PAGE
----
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Boolean confusion

P: n/a
Can anyone please explain why these two give different results in Python
2.3?
'a' in 'abc' == 1 False ('a' in 'abc') == 1

True

I know it's not a good idea to compare boolean with Integer but that's
not the answer to my question.

--
Frantisek Fuka
(yes, that IS my real name)
(and it's pronounced "Fran-tjee-shek Foo-kah")
----------------------------------------------------
My E-mail: fu**@fuxoft.cz
My Homepage: http://www.fuxoft.cz
My ICQ: 2745855

Jul 18 '05 #1
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7 Replies


P: n/a
Frantisek Fuka wrote:

Can anyone please explain why these two give different results in Python
2.3?
>>> 'a' in 'abc' == 1 False >>> ('a' in 'abc') == 1 True

I know it's not a good idea to compare boolean with Integer but that's
not the answer to my question.


Hmm....
dis.dis(lambda : 'a' in 'abc' == 1)
1 0 LOAD_CONST 1 ('a')
3 LOAD_CONST 2 ('abc')
6 DUP_TOP
7 ROT_THREE
8 COMPARE_OP 6 (in)
11 JUMP_IF_FALSE 10 (to 24)
14 POP_TOP
15 LOAD_CONST 3 (1)
18 COMPARE_OP 2 (==)
21 JUMP_FORWARD 2 (to 26) 24 ROT_TWO 25 POP_TOP 26 RETURN_VALUE
dis.dis(lambda : ('a' in 'abc') == 1)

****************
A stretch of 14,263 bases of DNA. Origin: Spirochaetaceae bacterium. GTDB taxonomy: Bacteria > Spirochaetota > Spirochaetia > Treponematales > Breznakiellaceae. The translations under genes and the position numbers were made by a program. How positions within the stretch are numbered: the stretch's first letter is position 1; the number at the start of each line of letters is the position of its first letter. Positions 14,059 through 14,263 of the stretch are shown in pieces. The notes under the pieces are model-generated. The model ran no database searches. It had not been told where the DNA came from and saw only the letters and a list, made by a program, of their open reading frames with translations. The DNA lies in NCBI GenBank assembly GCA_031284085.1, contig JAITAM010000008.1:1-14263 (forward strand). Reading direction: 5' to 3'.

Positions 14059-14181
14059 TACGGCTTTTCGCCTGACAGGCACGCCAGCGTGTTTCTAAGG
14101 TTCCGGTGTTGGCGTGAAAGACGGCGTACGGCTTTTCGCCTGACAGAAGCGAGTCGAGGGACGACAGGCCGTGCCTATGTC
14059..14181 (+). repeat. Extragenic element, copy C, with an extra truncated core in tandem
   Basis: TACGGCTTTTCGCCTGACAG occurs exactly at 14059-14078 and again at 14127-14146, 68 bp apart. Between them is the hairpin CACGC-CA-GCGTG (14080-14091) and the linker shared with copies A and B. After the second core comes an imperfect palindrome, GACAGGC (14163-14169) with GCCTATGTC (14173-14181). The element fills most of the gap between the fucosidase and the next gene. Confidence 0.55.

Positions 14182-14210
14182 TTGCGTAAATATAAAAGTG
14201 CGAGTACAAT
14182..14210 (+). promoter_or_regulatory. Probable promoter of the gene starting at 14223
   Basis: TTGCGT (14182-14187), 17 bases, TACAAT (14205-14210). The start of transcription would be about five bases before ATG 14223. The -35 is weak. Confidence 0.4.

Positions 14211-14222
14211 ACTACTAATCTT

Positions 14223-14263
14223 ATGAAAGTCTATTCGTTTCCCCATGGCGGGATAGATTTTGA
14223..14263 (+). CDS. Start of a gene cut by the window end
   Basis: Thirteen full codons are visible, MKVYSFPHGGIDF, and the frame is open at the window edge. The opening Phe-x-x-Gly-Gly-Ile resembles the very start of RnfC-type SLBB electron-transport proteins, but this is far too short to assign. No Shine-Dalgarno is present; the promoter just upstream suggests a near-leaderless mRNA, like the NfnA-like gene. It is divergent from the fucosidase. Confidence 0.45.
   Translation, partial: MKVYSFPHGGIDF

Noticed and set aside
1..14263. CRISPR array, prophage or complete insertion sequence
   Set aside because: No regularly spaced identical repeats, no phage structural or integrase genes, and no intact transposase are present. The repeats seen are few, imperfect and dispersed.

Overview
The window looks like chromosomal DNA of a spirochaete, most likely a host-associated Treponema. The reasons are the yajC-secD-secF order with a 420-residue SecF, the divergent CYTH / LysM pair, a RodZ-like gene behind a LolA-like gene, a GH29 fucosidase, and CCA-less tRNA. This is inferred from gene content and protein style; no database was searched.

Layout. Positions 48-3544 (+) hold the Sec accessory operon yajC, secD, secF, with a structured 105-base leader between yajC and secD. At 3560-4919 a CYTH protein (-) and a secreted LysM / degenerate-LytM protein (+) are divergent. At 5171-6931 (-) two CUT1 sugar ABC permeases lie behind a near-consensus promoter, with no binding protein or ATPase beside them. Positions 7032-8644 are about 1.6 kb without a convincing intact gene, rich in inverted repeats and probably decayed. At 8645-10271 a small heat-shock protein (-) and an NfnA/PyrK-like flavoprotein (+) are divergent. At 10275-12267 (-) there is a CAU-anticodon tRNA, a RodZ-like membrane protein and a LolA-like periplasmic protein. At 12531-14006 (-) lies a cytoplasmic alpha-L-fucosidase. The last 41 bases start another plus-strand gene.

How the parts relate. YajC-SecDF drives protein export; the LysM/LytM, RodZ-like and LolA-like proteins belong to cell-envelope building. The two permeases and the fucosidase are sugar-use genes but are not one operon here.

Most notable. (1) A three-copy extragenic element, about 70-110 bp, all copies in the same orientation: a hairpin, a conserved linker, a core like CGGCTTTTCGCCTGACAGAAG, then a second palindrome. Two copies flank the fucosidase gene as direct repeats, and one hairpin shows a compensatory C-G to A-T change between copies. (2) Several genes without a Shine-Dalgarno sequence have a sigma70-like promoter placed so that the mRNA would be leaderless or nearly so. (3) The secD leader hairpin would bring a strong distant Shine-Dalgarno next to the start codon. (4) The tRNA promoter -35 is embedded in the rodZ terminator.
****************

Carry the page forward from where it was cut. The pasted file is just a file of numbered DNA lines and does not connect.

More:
1 0 LOAD_CONST 1 ('a')
3 LOAD_CONST 2 ('abc')
6 COMPARE_OP 6 (in)
9 LOAD_CONST 3 (1)
12 COMPARE_OP 2 (==)
15 RETURN_VALUE

Judging by the "odd" (unexpected) code in the first example,
"A in B == C" is actually doing operator chaining, in a manner
similar to "A < B < C". Since 'a' is in 'abc' but 'abc' is
not equal to 1, the chained test fails.

I can't comment further on the validity of such a thing, but
there you have it.

-Peter
Jul 18 '05 #2

P: n/a

"Frantisek Fuka" <fu**@fuxoft.cz> wrote in message
news:bn**********@ns.felk.cvut.cz...
Can anyone please explain why these two give different results in Python
2.3?
>>> 'a' in 'abc' == 1 False >>> ('a' in 'abc') == 1
True

I know it's not a good idea to compare boolean with Integer but that's
not the answer to my question.


According to the operator precedence table given in the
Python Reference Manual, section 5.14 (2.2.3 version)
the "==" operator has higher precidence (that is, it will
be evaluated first) than the "in" operator. The table is,
unfortunately, upside down from my perspective, but
a close examination of the explanation shows what is
happening.

In other words, your first expression is equivalent
to:

"a" in ("abc" == 1)

John Roth
--
Frantisek Fuka
(yes, that IS my real name)
(and it's pronounced "Fran-tjee-shek Foo-kah")
----------------------------------------------------
My E-mail: fu**@fuxoft.cz
My Homepage: http://www.fuxoft.cz
My ICQ: 2745855

Jul 18 '05 #3

P: n/a
John Roth wrote:
...
>>> 'a' in 'abc' == 1 False

... In other words, your first expression is equivalent
to:

"a" in ("abc" == 1)


Nope: that would raise an exception rather than returning
False (try it!).

What's happening is *chaining* of relationals, just like
when you write e.g. a < b <= c. In such cases the effect
is line (a < b) and (b <= c) except that b is only evaluated